As a leader in any organisation we should be just as concerned about the mental health as the physical health of our employees. The baseline assessment (Mental Health Research Report) undertaken by the University of Birmingham for the West Midlands Combined Authority’s Mental Health Commission chaired by Norman Lamb found that approximately 40% of sickness absence relates to a mental health problem, 4.1 million working days a year are lost to mental health problems and presenteeism (when people are at work but not functioning effectively because of mental health problems) costs employers over a billion pounds a year. Here in my own organisation stress both work related and non work related, including anxiety and depression is the biggest cause of sickness absence after Post Operation Recovery and accounts for 27% of sickness each year.
Improving productivity is one of the biggest challenges facing the region if it is to achieve its economic objectives but the arguments in favour of doing something to radically improve mental health and wellbeing are not just economic ones. They are also moral arguments.
1 in 4 people will experience a mental health problem during their lifetime and 1 in 6 adults have a mental health problem at any one time. 477 people in the west midlands lost their lives through suicide in 2015 and suicide is the biggest killer of men under 49 in the UK. As Thrive West Midlands , An Action Plan to drive better mental health and wellbeing in the West Midlands, says “Things Must Change”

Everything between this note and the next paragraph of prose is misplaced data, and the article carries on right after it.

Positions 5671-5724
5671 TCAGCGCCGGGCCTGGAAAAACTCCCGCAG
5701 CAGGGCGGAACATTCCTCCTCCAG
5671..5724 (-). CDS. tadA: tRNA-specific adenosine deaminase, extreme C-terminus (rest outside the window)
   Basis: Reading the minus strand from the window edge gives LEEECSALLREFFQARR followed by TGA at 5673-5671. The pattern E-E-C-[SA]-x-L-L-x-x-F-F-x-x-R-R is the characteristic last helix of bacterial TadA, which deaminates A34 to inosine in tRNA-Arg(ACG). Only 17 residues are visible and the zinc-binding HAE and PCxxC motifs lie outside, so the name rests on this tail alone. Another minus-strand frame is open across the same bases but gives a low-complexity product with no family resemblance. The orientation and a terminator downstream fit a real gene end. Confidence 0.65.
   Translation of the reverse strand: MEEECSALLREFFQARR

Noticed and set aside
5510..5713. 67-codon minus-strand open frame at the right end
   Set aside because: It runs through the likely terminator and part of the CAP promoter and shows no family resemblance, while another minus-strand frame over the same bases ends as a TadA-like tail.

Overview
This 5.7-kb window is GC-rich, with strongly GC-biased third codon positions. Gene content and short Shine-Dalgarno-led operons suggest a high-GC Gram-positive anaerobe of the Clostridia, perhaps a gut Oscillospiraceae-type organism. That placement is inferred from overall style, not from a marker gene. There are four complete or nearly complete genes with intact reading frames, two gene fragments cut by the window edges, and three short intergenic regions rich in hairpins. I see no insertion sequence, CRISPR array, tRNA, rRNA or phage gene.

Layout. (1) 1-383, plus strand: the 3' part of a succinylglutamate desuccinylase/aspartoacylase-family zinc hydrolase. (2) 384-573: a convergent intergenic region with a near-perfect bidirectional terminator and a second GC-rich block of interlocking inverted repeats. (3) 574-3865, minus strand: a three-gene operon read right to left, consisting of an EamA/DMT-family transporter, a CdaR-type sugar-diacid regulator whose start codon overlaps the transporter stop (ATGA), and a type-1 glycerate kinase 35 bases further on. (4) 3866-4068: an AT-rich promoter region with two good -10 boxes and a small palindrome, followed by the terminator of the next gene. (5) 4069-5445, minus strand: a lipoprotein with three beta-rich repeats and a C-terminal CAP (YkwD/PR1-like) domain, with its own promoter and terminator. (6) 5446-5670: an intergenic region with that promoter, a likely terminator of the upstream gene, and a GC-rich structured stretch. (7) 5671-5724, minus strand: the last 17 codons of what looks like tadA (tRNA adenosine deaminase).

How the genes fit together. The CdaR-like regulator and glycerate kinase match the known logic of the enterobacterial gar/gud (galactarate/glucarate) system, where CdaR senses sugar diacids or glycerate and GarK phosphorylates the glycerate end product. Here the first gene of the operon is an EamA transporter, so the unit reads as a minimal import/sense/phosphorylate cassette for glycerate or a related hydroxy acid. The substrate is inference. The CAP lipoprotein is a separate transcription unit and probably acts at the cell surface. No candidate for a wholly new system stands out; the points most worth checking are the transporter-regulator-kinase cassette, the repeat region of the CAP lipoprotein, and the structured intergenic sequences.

The Thrive West Midlands plan (Action Plan) includes a host of actions which are now being taken forward including work within the criminal justice system, within housing, within the NHS and within communities but the area I want to focus on here is employment. Work is good for our mental health and wellbeing whilst being unemployed has a negative effect with people who are out of work between 4 and 10 times more likely to develop anxiety and depression. So the Thrive plan includes an £8.4 million programme to help people back into work and initiatives to encourage employers to look after the mental health and wellbeing of their employees including the launch of a “West Midlands Workplace Wellbeing Commitment” and work with the government to trial a fiscal incentive to encourage small and medium sized employers to take action to improve employee wellbeing.
Here in Dudley Council I have also taken steps to improve the support we offer our staff. We have improved the counselling and wellbeing support we offer employees, are reviewing our approach to absence management to ensure parity between mental and physical health and are working towards achieving the excellence standard (National Institute for Health and Care Excellence)
Stigma is also a key issue for employees who can be anxious about sharing their mental health condition with colleagues and managers. All organisations need to do more to counter this and the “This is Me” campaign is a great example of how this can be done
Article by Sarah Norman – Chief Executive, Dudley Metropolitan Borough Council